|System: PS3, Wii, PS2, PSP, DS||Review Rating Legend|
|Dev: Eutechnyx||1.0 - 1.9 = Avoid||4.0 - 4.4 = Great|
|Pub: Activision||2.0 - 2.4 = Poor||4.5 - 4.9 = Must Buy|
|Release: Aug. 26, 2008||2.5 - 2.9 = Average||5.0 = The Best|
|Players: 1-2||3.0 - 3.4 = Fair|
|ESRB Rating: Everyone||3.5 - 3.9 = Good|
by Cole Smith
You may be familiar with the phrase "reality bites," and, depending on your interpretation, that may or may not be true. In relation to a sim, one would think that the more realistic a game is, the better, but that's not always the case. Some sims can be so demanding and unforgiving that they are void of any fun; these games should be relegated to military training exercises.
Video games have to straddle the line between being challenging and fun. Ferrari Challenge Trofeo Pirelli does maintain a decent balance, but it often errs on the side of challenge, begging the question, "Why so serious?" Ferrari Challenge has been meticulously crafted, from the gleaming photo-realistic vehicles, which look even better than in real life, to the overly-sensitive controls. The fine line between tension and release is crossed continually, resulting in a certain gameplay inconsistency on any of the difficulty settings / options. There is no doubt this is one of the finest racing games to be presented on the PS3 thus far, but there's not really a lot of competition, so it's the winner by default.
You had better love Ferraris because that's all you're going to be driving in this game. I know that devotees of the Italian masterpieces will ask, "What's wrong with that?" But, in the long run, the lack of variety will test anyone's brand loyalty. The vehicles must be unlocked in a time-consuming challenge mode where you can spend tens of hours with the same vehicle. The F430 Challenge mode allows you to acquire more than 50 different models spanning the company's history from its not-so-humble beginning to present day. Credits earned for successful racing will allow you to purchase these vehicles as well as upgrades such as shocks, alignment, anti-roll bars, and ride height. However, these are more adjustments than upgrades. The vehicles remain as stock as possible; you can't start swapping engines. I suppose Ferrari considers each of their vehicles to be perfection personified, so there are very few options available. After all, you can't change the hair color of the Mona Lisa now can you?
To appeal to a wide audience, there are driving aids and a tutorial that will ease novices into the game. Helpful hints are dished out by Tiff Needell, and there's a test track to iron out the bugs on. The track consists of a variety of twists and turns that you'll encounter in the real-world tracks available in the other modes. At the end of your run, you'll be given a breakdown of your performance by Needell who will coach you in some of the finer points of driving these magnificent machines.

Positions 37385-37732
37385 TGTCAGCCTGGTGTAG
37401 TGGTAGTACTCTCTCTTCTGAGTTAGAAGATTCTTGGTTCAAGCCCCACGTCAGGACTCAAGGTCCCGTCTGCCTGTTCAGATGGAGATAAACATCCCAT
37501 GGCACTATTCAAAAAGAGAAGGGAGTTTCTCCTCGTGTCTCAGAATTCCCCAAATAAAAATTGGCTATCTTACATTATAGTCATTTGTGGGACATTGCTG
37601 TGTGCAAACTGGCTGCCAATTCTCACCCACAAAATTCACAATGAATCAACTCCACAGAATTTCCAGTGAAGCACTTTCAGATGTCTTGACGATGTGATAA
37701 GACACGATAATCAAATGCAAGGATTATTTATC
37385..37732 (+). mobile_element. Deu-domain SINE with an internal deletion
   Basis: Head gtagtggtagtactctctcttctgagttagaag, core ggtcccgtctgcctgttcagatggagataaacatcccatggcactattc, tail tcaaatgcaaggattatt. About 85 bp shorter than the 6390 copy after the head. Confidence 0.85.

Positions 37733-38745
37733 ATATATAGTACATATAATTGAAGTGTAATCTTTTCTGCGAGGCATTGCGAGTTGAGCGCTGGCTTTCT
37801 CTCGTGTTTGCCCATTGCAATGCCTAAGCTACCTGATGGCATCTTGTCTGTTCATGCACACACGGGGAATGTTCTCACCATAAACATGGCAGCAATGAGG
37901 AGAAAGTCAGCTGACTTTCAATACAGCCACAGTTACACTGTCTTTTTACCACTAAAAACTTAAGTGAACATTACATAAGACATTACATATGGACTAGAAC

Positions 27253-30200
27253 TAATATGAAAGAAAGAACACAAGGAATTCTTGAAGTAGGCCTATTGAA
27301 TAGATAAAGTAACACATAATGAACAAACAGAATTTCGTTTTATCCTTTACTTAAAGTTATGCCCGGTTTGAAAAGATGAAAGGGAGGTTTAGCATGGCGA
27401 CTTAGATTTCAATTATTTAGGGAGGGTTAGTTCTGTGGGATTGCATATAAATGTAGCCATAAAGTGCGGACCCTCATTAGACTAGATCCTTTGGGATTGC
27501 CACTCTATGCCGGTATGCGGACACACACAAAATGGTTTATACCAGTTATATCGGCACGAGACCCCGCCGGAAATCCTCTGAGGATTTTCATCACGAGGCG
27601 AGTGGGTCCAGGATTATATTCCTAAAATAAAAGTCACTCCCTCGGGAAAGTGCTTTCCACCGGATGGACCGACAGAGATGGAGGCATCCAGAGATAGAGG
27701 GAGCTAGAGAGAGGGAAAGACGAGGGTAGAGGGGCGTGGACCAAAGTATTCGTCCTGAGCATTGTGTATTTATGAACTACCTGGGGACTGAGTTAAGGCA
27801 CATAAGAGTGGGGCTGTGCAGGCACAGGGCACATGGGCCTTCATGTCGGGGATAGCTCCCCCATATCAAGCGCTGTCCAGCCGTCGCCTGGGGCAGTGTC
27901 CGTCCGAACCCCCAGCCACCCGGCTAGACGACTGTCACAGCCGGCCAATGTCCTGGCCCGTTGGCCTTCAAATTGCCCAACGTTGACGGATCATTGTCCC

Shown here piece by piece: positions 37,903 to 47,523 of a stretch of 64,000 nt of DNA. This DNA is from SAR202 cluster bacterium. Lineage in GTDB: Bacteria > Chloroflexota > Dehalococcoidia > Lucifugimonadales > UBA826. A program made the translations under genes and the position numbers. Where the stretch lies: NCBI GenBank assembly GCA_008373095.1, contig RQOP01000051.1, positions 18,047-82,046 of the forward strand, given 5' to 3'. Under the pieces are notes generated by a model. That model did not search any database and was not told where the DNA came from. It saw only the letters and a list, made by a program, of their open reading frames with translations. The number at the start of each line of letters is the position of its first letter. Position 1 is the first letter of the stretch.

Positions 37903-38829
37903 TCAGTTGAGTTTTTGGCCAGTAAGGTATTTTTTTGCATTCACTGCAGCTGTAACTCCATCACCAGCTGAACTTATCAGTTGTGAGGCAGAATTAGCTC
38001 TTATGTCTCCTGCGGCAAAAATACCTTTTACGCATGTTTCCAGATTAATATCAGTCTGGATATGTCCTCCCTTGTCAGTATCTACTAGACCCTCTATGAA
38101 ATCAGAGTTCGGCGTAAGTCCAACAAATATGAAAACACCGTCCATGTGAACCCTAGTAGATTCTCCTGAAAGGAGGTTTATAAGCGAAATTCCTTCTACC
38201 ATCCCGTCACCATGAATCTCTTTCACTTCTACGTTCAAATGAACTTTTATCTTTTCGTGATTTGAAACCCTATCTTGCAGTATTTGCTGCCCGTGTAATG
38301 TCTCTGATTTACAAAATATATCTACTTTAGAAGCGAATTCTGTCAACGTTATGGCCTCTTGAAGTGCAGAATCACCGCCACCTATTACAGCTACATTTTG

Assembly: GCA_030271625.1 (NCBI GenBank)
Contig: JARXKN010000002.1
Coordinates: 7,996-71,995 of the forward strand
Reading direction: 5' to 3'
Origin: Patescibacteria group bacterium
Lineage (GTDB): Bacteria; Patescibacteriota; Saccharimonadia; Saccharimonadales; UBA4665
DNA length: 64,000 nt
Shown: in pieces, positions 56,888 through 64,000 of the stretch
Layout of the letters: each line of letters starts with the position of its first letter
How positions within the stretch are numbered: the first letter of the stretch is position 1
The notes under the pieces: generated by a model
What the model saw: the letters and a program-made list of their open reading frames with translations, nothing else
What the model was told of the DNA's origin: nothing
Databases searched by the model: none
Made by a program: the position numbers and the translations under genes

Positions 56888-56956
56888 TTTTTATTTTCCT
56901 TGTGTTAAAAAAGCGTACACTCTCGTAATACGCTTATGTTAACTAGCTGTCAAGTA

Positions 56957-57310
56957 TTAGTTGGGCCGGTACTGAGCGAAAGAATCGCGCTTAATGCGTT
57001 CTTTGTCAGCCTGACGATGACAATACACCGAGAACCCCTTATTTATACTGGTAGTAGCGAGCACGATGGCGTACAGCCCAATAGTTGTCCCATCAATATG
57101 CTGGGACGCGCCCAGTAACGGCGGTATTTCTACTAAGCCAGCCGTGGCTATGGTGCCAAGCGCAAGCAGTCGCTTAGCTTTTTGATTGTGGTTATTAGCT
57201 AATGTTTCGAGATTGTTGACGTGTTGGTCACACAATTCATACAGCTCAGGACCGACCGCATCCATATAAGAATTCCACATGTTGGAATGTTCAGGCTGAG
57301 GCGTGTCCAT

The driving aids will assist you with braking and handling, including traction and stability. With all of the aids engaged, the game can be quite forgiving. Turn them off and you're at the mercy of the control system, which is quite demanding. It's very easy to lose control of the vehicle by braking too late, and you'll be penalized harshly for leaving the track, which can sometimes be the difference between winning and last place. In order to smoothly negotiate a turn, one must brake at a considerable distance in order to control the inertia and keep it from forcing you off the road. These vehicles are literally not to be taken lightly. They have considerable weight and speed which must be taken into account. This will eventually be done by feel, but it's not something that you're going to get used to in a few minutes. It does take a lot of practice. Learning to accelerate at the apex of a curve is another technique you'll have to master. This will give you the speed you need to tackle the straightway ahead of you, but you've got to be careful not to accelerate too soon or too heavily, as you could easily lose control in the turn.
Another challenge, one that I'm sure is unintentional, is the unpredictable A.I. In the single-player mode, you'll be constantly at the mercy of the bot cars that have no regard for their, or anyone else's, safety, not to mention these precious and expensive vehicles. The A.I. will stick to predetermined paths while pushing, bumping, and sideswiping other vehicles that could otherwise be easily passed or are attempting to pass. At times, they do drive responsibly and simulate actual drivers, but there is no training that can help you compensate for their unpredictable nature.